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Foot strength and stability — or a lack thereof — can profoundly affect how the rest of your body functions. Here, podiatrist and fitness instructor Emily Splichal, MD, offers her top tips for foot health.
Every time you take a step, your foot is hit with unforgiving vibrations that can cause tendinitis, plantar fasciitis, stress fractures, and more — particularly if you wear high heels or participate in foot-stressing activities, like running.
“The muscles in your foot play a huge role in how your body absorbs shock,” says practicing podiatrist and group fitness instructor Emily Splichal, MD. “Patients come to me all the time with injuries, stress fractures, and tendinitis because they just don’t have the foot strength that they need because nobody talks about training your feet.”
To help stiletto-wearing, pavement-pounding women avoid these foot health problems, Dr. Splichal teaches a class called Integrated Strength at Crunch Gym in New York City. Her classes are designed to tone bodies from the toes up using barefoot, single-leg standing sequences guaranteed to make you feel the burn — and help fortify your feet against daily stresses and chronic pain.
Dr. Splichal believes in barefoot strength training because, over time, it can strengthen your feet so much, it will actually raise your arches and fix flat feet, she says. And balance training — achieved through standing on one foot or single-leg exercises like squats, lunges, and deadlifts — is the most functional work you can do for your body, she adds, because daily activities like walking, running, and climbing stairs are all done one leg at a time.
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Plus, standing on one leg strengthens and stabilizes your foot, ankle, and hip, which fortifies your entire lower body and can reduce knee pain. “Your knee takes the brunt of all the imbalances that we have,” Dr. Splichal explains, “and barefoot training on one leg can correct those imbalances.”
To start an at-home foot health routine to reduce pain, try these four moves:
For strength: Short foot. This is a movement so small, Dr. Splichal describes it as “Kegels for your foot.” To perform the short foot exercise, stand barefoot and contract the arch of your foot by driving your big toes into the ground. “It makes the bottom of the foot contract, it pulls your arch up, and fires your hips and abs — just from that one little movement,” she says. She recommends “short footing” a few times a day while you’re doing another activity like brushing your teeth, cooking dinner, or waiting for the bus.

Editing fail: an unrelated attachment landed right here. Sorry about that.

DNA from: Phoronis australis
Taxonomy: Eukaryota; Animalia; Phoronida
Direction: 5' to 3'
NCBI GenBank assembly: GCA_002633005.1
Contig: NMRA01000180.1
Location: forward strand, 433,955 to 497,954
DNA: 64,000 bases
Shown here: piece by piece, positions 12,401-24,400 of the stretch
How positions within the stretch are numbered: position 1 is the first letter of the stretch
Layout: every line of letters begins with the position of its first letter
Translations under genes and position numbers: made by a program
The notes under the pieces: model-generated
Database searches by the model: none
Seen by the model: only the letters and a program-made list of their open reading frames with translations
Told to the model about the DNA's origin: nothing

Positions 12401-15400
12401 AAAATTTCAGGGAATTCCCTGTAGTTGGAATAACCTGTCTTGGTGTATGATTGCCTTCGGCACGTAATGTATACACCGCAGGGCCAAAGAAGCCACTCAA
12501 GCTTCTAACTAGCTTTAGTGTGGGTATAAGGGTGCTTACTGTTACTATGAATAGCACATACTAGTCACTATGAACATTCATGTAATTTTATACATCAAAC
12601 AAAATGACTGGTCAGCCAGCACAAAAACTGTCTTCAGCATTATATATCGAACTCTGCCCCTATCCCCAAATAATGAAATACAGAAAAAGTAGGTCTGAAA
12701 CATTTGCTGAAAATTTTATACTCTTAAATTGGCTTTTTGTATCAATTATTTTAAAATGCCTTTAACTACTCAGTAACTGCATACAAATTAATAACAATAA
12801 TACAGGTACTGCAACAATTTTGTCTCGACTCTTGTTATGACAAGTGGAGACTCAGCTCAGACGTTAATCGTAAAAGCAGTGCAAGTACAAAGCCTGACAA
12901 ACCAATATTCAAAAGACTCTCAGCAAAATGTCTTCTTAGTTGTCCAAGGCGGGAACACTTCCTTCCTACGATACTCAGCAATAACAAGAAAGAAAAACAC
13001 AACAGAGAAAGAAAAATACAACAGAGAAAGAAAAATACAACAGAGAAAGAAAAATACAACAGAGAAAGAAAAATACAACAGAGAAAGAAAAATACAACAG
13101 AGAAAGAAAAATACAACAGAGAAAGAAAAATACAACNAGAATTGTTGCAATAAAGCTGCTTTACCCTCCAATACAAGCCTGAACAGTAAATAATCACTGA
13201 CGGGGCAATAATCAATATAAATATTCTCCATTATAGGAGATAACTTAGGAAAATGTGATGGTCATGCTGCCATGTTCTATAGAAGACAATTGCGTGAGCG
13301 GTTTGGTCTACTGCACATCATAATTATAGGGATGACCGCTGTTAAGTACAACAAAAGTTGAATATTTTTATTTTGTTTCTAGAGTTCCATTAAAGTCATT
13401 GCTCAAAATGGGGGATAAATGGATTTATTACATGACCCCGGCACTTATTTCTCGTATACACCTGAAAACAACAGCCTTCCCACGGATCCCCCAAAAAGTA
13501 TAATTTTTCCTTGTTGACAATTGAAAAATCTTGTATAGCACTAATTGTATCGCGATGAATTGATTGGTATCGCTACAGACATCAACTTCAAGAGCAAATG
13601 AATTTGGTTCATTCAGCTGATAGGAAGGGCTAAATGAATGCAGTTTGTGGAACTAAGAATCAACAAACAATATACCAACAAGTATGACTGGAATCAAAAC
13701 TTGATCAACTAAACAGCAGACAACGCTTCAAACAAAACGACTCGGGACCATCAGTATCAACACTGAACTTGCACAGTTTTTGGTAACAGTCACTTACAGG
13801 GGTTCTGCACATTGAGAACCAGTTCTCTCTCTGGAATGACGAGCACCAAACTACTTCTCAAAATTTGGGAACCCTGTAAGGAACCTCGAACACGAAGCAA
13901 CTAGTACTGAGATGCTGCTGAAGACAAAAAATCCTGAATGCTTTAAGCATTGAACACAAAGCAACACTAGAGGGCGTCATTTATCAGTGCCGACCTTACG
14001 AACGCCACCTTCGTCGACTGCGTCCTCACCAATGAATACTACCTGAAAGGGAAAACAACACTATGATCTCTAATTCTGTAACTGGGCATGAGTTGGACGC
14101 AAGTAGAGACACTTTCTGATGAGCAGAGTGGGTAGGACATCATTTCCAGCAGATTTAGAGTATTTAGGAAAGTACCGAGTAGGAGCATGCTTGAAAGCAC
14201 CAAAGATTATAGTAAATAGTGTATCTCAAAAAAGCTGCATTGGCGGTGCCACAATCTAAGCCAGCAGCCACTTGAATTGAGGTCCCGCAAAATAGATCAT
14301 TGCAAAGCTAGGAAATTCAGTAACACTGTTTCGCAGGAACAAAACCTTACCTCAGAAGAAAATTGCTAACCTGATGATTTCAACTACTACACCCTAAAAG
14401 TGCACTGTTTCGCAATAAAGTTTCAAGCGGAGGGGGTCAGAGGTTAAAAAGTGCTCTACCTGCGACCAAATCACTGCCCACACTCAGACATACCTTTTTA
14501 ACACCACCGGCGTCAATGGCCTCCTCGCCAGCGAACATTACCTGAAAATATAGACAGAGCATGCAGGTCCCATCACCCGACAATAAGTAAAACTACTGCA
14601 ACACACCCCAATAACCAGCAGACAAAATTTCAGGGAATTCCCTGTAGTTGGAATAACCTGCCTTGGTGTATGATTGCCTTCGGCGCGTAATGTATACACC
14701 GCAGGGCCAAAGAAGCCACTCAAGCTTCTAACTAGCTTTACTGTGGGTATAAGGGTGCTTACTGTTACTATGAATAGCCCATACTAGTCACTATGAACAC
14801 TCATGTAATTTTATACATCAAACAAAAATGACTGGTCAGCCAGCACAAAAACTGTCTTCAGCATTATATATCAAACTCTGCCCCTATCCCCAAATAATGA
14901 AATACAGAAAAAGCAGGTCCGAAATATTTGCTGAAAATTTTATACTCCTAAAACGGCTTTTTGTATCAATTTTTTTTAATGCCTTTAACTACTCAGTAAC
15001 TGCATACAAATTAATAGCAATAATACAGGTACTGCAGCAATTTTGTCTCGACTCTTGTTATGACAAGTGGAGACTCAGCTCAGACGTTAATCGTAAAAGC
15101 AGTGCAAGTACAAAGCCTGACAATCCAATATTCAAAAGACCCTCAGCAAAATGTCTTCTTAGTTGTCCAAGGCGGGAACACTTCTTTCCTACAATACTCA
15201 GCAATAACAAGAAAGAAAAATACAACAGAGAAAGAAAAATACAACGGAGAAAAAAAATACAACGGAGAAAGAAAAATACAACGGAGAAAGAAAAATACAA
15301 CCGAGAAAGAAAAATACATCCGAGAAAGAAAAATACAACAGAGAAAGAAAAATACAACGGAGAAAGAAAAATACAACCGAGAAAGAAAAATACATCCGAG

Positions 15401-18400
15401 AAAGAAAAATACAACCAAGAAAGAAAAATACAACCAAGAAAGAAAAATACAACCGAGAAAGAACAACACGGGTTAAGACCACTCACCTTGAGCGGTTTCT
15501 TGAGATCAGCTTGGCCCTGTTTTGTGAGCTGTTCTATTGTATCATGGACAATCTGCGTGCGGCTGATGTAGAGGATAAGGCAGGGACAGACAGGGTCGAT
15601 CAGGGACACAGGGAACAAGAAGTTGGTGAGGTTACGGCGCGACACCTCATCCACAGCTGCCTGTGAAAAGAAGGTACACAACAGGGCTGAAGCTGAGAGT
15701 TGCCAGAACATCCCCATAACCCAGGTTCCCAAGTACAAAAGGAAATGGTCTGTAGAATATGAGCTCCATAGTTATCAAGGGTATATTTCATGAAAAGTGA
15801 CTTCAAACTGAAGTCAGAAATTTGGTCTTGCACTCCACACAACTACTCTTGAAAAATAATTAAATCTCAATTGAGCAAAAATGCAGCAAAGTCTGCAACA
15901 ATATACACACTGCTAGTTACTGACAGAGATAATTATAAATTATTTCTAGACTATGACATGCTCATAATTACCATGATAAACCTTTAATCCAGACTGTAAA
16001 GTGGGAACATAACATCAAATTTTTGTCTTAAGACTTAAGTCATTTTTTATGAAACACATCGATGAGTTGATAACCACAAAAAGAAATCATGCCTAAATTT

For strength: Stand on one leg. Now that you know the benefits of single-leg training, try it at home by simply standing barefoot on one foot while standing in line or doing chores around the house. For an extra balance challenge that will really fire your feet, close your eyes — it throws off your center of gravity and makes balancing more challenging.
For recovery: Stand on golf balls. Golf balls under your feet work the same way foam rollers or massage sticks do for your other body parts — they break up lactic acid to help muscles relax and recover from stress. If standing on the balls is too intense for you, sit in a chair and roll the golf balls under your feet for a light massage. This exercise can be helpful for arch pain, cramps, and foot pain from plantar fasciitis, according to the American Podiatric Medical Association.
For recovery: Calf stretches. Tight calves put a lot of strain on your feet, which is why Dr. Splichal recommends stretching your calves daily. For a simple stretch, face a wall from two to three feet away. Lean into the wall, keeping your heels on the floor and your knees extended, and hold. For a deeper stretch, stand on one leg on a stair, holding a railing for support. Drop your heel, so that it hangs off the step, and push it down with your weight until you feel a stretch in your calf.